Five years after Yippie founder Abbie Hoffman goes underground to avoid a drug-related prison sentence, he contacts a reporter to get out the story of the FBI's covert spying, harassment ...
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A look at the life of Alfred Kinsey, a pioneer in the area of human sexuality research, whose 1948 publication "Sexual Behavior in the Human Male" was one of the first recorded works that saw science address sexual behavior.
Documentary on reported Conservative bias of the Rupert Murdoch-owned Fox News Channel (FNC), which promotes itself as "Fair and Balanced". Material includes interviews with former FNC employees and the inter-office memos they provided.
An English Professor tries to deal with his wife leaving him, the arrival of his editor who has been waiting for his book for seven years, and the various problems that his friends and associates involve him in.
Five years after Yippie founder Abbie Hoffman goes underground to avoid a drug-related prison sentence, he contacts a reporter to get out the story of the FBI's covert spying, harassment and inciting of violence they then blame on the Left. The skeptical reporter interviews Anita, Hoffman's wife, a single mom on welfare in New York City; Hoffman's attorney, Gerry Lefcourt; and others. As they talk, we see Hoffman's career in flashbacks, from early civil rights organizing through the trial of the Chicago Eight. While underground, as mental illness takes its toll, he meets Johanna Lawrenson, and an odd family develops: Abbie, Anita, their son, and Johanna. Will vindication ever arrive?Written by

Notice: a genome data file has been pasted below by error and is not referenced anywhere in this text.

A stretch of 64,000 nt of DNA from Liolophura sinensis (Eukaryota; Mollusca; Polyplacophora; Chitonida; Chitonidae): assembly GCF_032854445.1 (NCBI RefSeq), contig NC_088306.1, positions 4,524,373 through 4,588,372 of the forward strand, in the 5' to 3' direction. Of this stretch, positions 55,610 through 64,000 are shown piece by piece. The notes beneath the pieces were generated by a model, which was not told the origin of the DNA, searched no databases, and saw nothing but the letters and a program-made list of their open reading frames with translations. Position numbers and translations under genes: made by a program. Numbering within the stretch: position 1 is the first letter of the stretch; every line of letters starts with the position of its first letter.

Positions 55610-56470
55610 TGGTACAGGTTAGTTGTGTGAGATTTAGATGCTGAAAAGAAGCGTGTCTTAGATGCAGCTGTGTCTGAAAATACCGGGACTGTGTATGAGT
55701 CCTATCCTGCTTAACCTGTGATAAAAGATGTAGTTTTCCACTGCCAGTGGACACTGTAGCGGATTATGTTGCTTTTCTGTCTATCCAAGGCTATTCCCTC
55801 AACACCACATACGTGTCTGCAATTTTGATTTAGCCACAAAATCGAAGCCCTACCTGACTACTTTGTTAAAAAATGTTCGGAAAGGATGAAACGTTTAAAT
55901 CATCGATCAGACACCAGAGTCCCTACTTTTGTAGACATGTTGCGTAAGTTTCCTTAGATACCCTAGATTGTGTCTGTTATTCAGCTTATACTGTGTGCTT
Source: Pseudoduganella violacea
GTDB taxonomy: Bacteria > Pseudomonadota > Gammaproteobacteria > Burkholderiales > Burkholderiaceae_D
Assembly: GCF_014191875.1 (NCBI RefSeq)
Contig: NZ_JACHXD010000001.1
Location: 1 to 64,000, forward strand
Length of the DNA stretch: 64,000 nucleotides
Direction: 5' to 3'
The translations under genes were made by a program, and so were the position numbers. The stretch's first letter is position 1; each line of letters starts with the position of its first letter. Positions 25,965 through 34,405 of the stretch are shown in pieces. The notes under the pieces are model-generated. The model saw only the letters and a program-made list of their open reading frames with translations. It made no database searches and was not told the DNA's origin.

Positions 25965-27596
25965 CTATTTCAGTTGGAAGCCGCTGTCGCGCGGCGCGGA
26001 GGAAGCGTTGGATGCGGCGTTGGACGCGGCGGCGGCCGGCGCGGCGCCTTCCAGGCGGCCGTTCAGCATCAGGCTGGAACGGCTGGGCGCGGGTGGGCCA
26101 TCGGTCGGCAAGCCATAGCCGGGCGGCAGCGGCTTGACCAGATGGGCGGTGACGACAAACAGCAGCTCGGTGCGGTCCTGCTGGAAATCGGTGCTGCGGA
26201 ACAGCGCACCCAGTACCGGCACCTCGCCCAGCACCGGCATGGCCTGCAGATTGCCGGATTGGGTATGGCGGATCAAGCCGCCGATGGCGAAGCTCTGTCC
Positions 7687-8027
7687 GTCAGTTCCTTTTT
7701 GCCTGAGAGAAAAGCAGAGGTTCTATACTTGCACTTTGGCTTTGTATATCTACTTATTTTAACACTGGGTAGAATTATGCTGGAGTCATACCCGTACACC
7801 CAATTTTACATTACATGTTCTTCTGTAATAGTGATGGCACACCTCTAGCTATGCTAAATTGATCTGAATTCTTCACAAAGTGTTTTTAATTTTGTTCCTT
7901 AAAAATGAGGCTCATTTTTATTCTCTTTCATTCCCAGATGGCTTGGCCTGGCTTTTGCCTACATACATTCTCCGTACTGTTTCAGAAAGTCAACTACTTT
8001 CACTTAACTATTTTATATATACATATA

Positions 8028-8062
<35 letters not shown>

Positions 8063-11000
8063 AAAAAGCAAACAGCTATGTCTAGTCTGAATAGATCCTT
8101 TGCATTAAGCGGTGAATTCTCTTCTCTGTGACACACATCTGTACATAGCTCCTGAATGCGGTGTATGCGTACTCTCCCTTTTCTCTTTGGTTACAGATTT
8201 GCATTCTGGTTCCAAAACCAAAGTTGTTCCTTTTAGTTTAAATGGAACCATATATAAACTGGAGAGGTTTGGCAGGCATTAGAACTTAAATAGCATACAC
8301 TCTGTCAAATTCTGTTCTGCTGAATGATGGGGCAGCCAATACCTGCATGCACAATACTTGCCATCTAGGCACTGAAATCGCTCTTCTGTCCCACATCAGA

Hoffman asks a young soldier what he thought about Jimi Hendrix at Woodstock. Hoffman talks about Jimi playing before half a million people. In fact, Hendrix was one of the last acts to play - on Monday morning of the weekend concert. About 40,000 - 50,000 people were left to see his performance. See more »
I feel compelled to comment about both the movie and the bias in the movie. As someone who studies Abbie Hoffman I thought that the movie stayed pretty true to what Hoffman wrote in his autobiography, the letters that he and Anita shared that were eventually published, and the transcripts of the court testimony of the Chicago Trial. I think that knowing the movie is based on documents written by Abbie himself makes any bias in the movie seem appropriate or at least more acceptable. Also, I would argue that it is helpful to have a portrait of Abbie that is mostly positive, considering all of the trouble the government went to in order to paint him in a bad light to the public. I think Hoffman was an extremely interesting, albeit troubled character, and I think that D'Onofrio portrayed him well.
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